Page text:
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Honor thy River: Educational event celebrates Lower Flathead, highlights cultural importance

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FLATHEAD RIVER — More than 1,000 students learned lessons about nurturing relationships with native wildlife, people and oneself at the River Honoring held last week beside the Lower Flathead River near Moiese. 

The annual event partners community organizations with fourth and fifth graders from area schools. 

“They talk about what the resources are and how those resources are managed and cared for,” said Germaine White, spokesperson for the Tribal Natural Resources Department that hosts the annual event. “The children learn how remarkable this river corridor is.” 

The corridor has long been of importance to the Pend d’Oreille, Salish and Kootenai tribes who used it as a travel highway and food source. 

The Pend d’Oreille were so connected to the river that their sign language gesture for their self-identity mimicked that of a canoe-stroke. 

Anthropologist Carling Malouf once wrote that “the density of occupation sites around Flathead Lake, and along the Flathead River ... indicates that this was perhaps, the most important center of ancient life west of the Continental Divide."

But in the late 1980s there was a push to create more dams on the river, which could further damage an ecosystem already altered by the construction of Kerr Dam. Many native people had opposed construction of the dam in the 1930s because it caused degradation to cultural sites. 

As the threat of further development and degradation loomed, tribal advocates started massive education efforts in an attempt to harbor public appreciation for the river. The River Honoring ceremony was born of those efforts. 

In last week’s honoring the milky blue waters of the Lower Flathead River swept past as children moved from tipi station to tipi station along its banks. Ronan student Tyneal Fleammond squealed as she reached shoulder-deep into a murky black tank. She grinned and giggled as the fish within brushed against her searching hands, until water droplets splashed across her face when she successfully pulled one to the surface. 

The fish’s mouth gaped open and gills flapped as Fleammond tilted her head and looked the creature in the eye. She wasn’t as daring as some of the young boys who visited the station and offered the slippery friend a kiss on the fin. 

“Hi, fishy,” she said, before slowly sliding the animal back into the tank, shaking her arms of remaining water, and skipping off to a station filled with technical instruments meant to measure hydrology.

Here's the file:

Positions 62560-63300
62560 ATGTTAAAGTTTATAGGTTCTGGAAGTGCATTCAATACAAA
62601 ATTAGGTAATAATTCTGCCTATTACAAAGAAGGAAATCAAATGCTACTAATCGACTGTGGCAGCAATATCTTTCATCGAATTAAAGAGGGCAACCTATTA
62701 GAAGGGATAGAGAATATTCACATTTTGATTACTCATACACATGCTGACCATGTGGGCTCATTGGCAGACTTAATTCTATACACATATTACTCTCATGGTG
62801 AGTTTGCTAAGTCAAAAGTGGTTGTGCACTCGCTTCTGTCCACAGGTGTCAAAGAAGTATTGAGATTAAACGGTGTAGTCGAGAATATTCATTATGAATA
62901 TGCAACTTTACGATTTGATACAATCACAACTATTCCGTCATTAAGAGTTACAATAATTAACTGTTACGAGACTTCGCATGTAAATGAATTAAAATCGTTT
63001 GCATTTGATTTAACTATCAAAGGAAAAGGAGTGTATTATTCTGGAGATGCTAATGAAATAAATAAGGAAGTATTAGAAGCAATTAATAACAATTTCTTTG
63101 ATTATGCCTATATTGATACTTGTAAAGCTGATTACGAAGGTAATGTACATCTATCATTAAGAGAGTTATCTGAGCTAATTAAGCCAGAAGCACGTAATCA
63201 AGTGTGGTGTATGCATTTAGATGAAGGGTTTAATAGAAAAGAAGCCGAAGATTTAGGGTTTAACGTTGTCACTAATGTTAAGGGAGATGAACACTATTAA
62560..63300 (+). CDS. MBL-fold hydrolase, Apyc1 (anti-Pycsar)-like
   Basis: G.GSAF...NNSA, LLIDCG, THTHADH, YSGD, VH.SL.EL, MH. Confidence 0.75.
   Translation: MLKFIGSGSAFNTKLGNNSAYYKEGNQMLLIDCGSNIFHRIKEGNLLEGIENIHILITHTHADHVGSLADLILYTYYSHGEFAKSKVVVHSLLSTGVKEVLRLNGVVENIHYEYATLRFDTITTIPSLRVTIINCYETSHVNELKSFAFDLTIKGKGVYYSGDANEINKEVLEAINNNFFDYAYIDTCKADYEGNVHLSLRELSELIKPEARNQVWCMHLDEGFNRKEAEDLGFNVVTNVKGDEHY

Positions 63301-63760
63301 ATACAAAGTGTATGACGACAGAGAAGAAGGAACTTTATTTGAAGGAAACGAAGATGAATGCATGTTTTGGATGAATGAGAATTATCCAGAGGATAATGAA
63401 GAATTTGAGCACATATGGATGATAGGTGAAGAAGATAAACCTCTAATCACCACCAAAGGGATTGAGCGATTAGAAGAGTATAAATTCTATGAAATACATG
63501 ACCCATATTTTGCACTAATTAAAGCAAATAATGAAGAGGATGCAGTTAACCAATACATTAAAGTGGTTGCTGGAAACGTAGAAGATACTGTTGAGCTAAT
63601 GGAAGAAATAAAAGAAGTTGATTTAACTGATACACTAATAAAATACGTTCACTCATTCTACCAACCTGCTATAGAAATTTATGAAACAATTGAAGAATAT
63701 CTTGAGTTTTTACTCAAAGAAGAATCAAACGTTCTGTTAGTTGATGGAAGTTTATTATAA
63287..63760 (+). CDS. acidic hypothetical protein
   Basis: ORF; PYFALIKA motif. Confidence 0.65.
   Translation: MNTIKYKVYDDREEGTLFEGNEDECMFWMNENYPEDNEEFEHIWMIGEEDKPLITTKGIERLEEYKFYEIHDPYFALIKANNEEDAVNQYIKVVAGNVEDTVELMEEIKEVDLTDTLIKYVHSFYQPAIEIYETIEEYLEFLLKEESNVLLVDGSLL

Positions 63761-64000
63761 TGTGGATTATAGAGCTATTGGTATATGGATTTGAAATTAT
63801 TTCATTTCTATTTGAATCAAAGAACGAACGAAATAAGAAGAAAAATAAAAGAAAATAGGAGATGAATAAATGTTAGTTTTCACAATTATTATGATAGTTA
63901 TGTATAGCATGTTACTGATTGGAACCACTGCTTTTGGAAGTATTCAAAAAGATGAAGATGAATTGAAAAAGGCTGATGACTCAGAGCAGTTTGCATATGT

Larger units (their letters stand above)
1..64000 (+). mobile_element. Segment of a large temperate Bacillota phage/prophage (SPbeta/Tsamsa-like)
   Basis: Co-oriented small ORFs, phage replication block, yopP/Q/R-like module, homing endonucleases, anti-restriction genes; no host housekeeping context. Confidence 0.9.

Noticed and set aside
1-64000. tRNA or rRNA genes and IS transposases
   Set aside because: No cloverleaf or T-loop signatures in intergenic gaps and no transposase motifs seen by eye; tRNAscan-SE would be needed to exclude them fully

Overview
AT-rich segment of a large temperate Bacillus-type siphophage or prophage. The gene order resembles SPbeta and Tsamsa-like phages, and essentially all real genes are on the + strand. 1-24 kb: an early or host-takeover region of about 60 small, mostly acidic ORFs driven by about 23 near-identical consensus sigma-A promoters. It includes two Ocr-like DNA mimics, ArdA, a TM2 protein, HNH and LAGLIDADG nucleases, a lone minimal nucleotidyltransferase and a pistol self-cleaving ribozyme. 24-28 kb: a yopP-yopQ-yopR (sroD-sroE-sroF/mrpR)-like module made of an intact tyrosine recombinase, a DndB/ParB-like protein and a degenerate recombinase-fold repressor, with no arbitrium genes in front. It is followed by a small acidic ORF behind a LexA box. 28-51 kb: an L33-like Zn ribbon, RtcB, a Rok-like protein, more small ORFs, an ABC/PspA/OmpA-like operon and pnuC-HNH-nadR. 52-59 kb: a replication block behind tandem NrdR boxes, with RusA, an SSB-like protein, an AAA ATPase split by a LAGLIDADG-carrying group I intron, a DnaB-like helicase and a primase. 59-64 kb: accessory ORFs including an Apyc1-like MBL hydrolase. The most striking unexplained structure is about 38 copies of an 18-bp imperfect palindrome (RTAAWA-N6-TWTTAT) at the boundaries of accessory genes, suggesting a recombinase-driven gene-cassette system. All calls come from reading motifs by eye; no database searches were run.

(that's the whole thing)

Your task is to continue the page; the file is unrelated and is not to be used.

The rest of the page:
There Martin Barnaby demonstrated with many instruments and tools used in his work with the Tribal Water Management program. 

Barnaby has participated in River Honoring since the first one was held in 1986. The children laughed as they snapped on Barnaby’s snowshoes and hoisted an instrument meant to measure stream flow. The activities are fun for the children, but also showcase one of the Tribe’s crowning assets — a long-running hydrology monitoring program that is among the best in the world. 

The program’s newest managers have been with the program for more than 20 years and some are nearing retirement age, Barnaby said. In his opinion that makes it even more important to pass knowledge on to the next generation. 

The interactive message of the presenters lodge themselves in the students’ brains. 

Barnaby said he was happy when one of this year’s fifth graders stopped by his station and remembered most of what was taught the previous year. 

“They learn,” Barnaby said. “They remember. It’s always great.” 

Ronan fifth grade teacher Charla Lake recalled her own young experience with the River Honoring as a Ronan student. 

“I think these stations are very good to get the kids educated,” Lake said. “They are very engaged throughout the stations.” 

She hoped the students would remember the lessons as the class began dissections this week. 

The event emphasized the importance of respecting the land, but also focused on respecting oneself and fellow people. 

Tribal elder Pat Pierre told children that they will only have enemies in life if they decide to be an enemy to someone else. 

“What you need to do in this world is make it good,” Pierre said. 

Positive life choices are rooted in the soul, Pierre told the children. 

“You want to remember something, you put it in your heart,” Pierre said. “If you put it in your head you’ll forget it.” 

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